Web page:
The good news is people both outside and inside of the medical community are starting to deal with the purpose element of mortality.  There have been large movements that focus on assisted living.  The key word being living.  What the folks at these centers found was that their residents needed a reason to get up in the morning.  They needed a cause.  For some this was taking care of animals or plants for others it was community.  For none was it safety.  “The only way death is not meaningless is to see yourself as part of something greater: a family, a community, a society.  If you don’t, mortality is only a horror.  But if you do, it is not.”  This naturally leads to legacy.  Legacy is in many ways our lasting connection to that ‘something greater’.  “Yet while we may feel less ambitious, we also become concerned for our legacy.  And we have a deep need to identify purposes outside ourselves that make living meaningful and worthwhile.”  Outside of purpose, the two other big factors to living out a good life(not in a hospital or nursing home) were autonomy and connectedness.  The ability to still make your own choices and not withering away in isolation were critical elements to accepting the downward slope of requiring assistance.

Gawande also tackles the brutal subject of when we should consider if enough is enough.  The medical community, by default, will do everything they can to prolong life.  Doctors become myopic by looking for that one in a million cure and they are so focused on fixing the problem that they miss the big picture.  From our own research we have found that doctors hate having the ‘maybe it’s time to consider quality of life’ conversation as much as the patients do.  “The fact that we may be shortening or worsening the time we have left hardly seems to register.  We imagine that we can wait until the doctors tell us that there is nothing more they can do.  But rarely is there nothing more that doctors can do.  They can give toxic drugs of unknown efficacy, operate to try to remove part of the tumor, put in a feeding tube if a person can’t eat: there’s always something.  We want these choices.  But that doesn’t mean we are eager to make the choices ourselves.  Instead, most often, we make no choice at all.  We fall back on the default, and the default is: Do Something.  Fix Something.  Is there any way out of this?”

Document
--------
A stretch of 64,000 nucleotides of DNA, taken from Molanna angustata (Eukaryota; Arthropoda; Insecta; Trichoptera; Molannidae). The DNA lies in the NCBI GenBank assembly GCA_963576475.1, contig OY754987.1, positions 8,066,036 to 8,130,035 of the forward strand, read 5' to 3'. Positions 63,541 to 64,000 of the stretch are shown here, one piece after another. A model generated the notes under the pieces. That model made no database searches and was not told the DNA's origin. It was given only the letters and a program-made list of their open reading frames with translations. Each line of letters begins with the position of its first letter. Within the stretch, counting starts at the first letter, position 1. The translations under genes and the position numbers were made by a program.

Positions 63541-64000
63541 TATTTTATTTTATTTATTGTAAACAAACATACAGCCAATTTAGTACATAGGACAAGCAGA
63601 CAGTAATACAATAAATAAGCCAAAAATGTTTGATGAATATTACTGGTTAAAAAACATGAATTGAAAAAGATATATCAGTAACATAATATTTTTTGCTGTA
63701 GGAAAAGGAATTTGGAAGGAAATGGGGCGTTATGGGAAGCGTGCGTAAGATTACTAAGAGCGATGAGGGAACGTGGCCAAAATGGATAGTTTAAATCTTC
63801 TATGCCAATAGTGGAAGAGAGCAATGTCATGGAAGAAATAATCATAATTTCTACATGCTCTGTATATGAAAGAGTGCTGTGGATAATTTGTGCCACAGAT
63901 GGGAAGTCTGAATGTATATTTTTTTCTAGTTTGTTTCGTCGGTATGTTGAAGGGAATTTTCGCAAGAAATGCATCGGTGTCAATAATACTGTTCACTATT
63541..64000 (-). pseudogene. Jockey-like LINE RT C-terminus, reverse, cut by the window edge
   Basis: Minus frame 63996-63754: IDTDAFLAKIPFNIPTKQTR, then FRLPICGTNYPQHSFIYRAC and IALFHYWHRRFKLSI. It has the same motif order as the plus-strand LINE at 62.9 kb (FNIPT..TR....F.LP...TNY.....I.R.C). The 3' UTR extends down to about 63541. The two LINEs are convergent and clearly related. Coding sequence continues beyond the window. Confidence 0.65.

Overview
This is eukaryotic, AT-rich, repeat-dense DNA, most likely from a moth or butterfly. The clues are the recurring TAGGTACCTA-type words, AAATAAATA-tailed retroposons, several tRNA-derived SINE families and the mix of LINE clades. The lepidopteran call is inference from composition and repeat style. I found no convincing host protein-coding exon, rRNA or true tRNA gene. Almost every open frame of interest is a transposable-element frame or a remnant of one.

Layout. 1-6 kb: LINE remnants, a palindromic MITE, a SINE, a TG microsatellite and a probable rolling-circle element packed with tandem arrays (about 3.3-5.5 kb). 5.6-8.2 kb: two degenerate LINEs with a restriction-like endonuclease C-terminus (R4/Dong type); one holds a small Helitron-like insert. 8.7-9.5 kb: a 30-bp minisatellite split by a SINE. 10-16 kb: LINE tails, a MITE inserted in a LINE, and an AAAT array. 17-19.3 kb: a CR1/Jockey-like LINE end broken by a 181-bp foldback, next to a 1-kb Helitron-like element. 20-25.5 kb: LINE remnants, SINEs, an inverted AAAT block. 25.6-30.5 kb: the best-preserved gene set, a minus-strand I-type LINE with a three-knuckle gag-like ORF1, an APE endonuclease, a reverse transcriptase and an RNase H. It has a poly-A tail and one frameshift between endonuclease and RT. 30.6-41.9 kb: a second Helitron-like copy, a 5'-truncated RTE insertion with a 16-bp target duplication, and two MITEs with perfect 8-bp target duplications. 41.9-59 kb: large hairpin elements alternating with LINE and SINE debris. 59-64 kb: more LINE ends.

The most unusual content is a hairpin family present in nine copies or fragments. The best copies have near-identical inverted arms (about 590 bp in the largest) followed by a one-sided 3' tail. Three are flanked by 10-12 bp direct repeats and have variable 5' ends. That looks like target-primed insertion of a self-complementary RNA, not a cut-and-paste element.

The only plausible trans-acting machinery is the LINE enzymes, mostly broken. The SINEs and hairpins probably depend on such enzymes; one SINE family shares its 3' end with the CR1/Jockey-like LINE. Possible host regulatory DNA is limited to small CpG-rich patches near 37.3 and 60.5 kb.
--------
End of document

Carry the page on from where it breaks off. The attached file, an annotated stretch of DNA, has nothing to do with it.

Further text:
That’s where the conversation comes in.  Too many docs bias towards the most optimistic outcome because they hate giving bad news as much as we hate hearing it.  The problem is: “the people who opt for these treatments aren’t thinking a few added months.  They’re thinking years.  They’re thinking they’re getting at least that lottery ticket’s chance that their disease might not even be a problem anymore.”  There is a huge disconnect in our hopeful thinking and the average results of these treatments.  The fascinating thing is, if we have the real conversation, the one that leads to acceptance and often hospice the results can be stunning.  “The result: those who saw a palliative care specialist stopped chemotherapy sooner, entered hospice far earlier, experienced less suffering at the end of their lives – and they lived 25 percent longer.  In other words, our decision making in medicine has failed so spectacularly that we have reached the point of actively inflicting harm on our patients rather than confronting the subject of mortality.  If end-of-life discussions were an experimental drug, the FDA would approve it.”  This conversation is no picnic and it can’t be rushed in to.  In fact, it will take a number of different tries with the patient and the family.  There will be a huge amount of anxiety and fear.  But it is possible.  As one of the palliative care docs said, “A family meeting is a procedure, and it requires no less skill than performing an operation.”  Only this operation requires emotional intelligence.  The key point to pull out of the meeting is how much the patient is willing to go through to have a shot at being alive and what level of being alive is tolerable.  One patient said, “Well, if I’m able to eat chocolate ice cream and watch football on TV, then I’m willing to stay alive.  I’m willing to go through a lot of pain if I have a shot at that.”  That simple description gives the family a wonderful roadmap of the difficult decision that will need to be made as the treatments and surgeries continue.